Photo Attorney

Apr 7, 2009

More Photo Contest Rules to Contest

Winning a photo contest is a thrill but you can't win if you don't play. Unfortunately, just by entering some photo contests means that you will lose some rights to your photos. Following are some examples of photo contests where you need to check just what rights you'll lose by playing.

National Natural Landmarks Program Photo Contest -

6. General Conditions: . . . All entries become the property of the National Park Service and will not be returned to the entrant. Submission of an entry shall constitute the grant of a non-exclusive, royalty free license to the National Park Service, and its' sublicensees, to reproduce, display, prepare derivative works, distribute to the public by sale or other transfer, and to utilize the photograph submitted for any governmental purpose, including but not limited to publication on the World Wide Web, interpretive publications, and commercial uses.

The Block Main Street Photo Contest -

13. Entrants agree to grant to Sponsor and Organizer an everlasting, royalty-free, assignable, exclusive license to use, utilize, replicate, alter, adapt, modify, publish, broadcast, translate, produce derivative works from, distribute, present, play, sublicense and exercise all copyright and other intellectual property rights with respect to your contribution worldwide and/or to include your contribution in other works in any media now known or later created forever.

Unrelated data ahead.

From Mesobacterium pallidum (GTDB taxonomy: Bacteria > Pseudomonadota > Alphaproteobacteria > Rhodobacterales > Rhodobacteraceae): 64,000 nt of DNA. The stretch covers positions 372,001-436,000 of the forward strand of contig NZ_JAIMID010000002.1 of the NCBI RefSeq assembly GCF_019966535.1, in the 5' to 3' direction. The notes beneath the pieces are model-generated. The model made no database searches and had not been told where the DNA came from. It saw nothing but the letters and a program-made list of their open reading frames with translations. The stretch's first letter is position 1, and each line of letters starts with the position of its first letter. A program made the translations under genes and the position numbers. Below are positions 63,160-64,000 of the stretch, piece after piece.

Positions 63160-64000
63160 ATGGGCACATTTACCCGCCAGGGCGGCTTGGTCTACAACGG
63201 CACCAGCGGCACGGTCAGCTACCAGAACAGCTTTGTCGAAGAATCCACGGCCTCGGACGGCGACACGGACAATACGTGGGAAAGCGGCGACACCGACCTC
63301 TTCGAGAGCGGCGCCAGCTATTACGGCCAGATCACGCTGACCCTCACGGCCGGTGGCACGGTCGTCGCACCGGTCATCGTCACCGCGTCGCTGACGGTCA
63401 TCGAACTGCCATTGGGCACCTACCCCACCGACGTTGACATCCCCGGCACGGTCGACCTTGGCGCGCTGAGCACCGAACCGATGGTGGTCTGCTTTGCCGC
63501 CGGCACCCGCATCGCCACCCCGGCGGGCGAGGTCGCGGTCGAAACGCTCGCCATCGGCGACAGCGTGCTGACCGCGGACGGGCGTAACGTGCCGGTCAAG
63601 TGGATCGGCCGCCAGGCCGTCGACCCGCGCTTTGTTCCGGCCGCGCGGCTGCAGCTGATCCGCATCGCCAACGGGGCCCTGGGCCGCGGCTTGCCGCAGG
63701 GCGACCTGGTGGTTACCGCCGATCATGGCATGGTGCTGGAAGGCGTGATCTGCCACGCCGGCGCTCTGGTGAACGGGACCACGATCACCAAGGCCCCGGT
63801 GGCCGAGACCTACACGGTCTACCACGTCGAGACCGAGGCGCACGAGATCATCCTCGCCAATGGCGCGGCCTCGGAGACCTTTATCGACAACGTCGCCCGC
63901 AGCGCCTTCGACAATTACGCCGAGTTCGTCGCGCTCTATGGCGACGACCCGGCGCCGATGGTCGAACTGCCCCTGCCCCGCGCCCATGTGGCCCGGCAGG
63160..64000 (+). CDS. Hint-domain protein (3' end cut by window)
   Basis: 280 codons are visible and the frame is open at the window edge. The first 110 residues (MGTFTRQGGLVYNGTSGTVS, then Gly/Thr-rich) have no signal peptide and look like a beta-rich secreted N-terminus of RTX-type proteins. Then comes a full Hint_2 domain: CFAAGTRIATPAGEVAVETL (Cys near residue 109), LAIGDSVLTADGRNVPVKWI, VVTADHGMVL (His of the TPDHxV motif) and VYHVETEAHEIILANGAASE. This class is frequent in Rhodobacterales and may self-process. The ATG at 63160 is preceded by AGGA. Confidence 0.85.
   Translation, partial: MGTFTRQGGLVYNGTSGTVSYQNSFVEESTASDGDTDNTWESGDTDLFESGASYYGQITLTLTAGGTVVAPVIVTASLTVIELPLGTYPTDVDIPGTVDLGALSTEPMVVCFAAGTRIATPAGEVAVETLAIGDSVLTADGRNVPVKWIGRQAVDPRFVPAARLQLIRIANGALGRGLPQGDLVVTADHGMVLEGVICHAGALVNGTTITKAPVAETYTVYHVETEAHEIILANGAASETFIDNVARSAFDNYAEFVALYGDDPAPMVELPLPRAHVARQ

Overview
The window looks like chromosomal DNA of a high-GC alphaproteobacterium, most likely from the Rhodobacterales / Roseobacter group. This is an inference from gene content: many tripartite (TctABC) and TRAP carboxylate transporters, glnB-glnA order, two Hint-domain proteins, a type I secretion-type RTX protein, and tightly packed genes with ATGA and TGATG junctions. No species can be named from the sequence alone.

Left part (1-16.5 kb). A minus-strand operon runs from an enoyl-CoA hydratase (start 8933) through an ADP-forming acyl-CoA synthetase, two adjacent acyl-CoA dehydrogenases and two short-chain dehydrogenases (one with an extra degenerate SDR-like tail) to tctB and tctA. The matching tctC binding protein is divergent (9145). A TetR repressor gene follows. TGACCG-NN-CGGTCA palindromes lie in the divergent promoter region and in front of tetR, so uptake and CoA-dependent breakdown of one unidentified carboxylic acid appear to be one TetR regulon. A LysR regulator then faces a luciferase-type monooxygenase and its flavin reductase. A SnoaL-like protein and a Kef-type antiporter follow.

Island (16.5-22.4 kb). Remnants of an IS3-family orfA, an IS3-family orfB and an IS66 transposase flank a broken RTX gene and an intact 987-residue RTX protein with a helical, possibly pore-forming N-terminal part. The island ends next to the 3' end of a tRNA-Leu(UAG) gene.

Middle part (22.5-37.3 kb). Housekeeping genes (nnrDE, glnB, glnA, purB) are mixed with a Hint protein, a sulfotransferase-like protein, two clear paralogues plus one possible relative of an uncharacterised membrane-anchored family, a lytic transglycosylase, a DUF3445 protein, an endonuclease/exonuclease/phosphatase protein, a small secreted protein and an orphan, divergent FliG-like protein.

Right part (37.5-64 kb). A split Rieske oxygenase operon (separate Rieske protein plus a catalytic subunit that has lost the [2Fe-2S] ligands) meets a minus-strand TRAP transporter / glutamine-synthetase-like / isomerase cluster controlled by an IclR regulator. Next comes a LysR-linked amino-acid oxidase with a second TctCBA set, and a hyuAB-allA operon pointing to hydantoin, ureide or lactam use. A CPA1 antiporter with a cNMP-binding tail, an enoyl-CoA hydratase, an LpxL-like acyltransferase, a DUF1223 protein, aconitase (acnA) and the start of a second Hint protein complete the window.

The Oregon Parks and Recreation Department's 2009 Photo Contest -

OPRD reserves the right to edit, adapt, and publish any or all of the photos submitted and may use them in any media without attribution or compensation to the contestant. Submission of an entry gives OPRD unrestricted rights to use photographs without compensation.

Zivity.com -

3. Intellectual Property Rights
. . . you grant to Zivity a perpetual, world-wide, royalty free, non-exclusive, irrevocable and fully sublicensable license to use, distribute, reproduce, modify, adapt, publish, translate, publicly perform and publicly display any or all Content you submit to the Site and to incorporate such Content into other works.

Thanks to Tom Dills, Mary Ann Melton, Aaron Hockley, and Gregg Zivney, for submitting these alerts.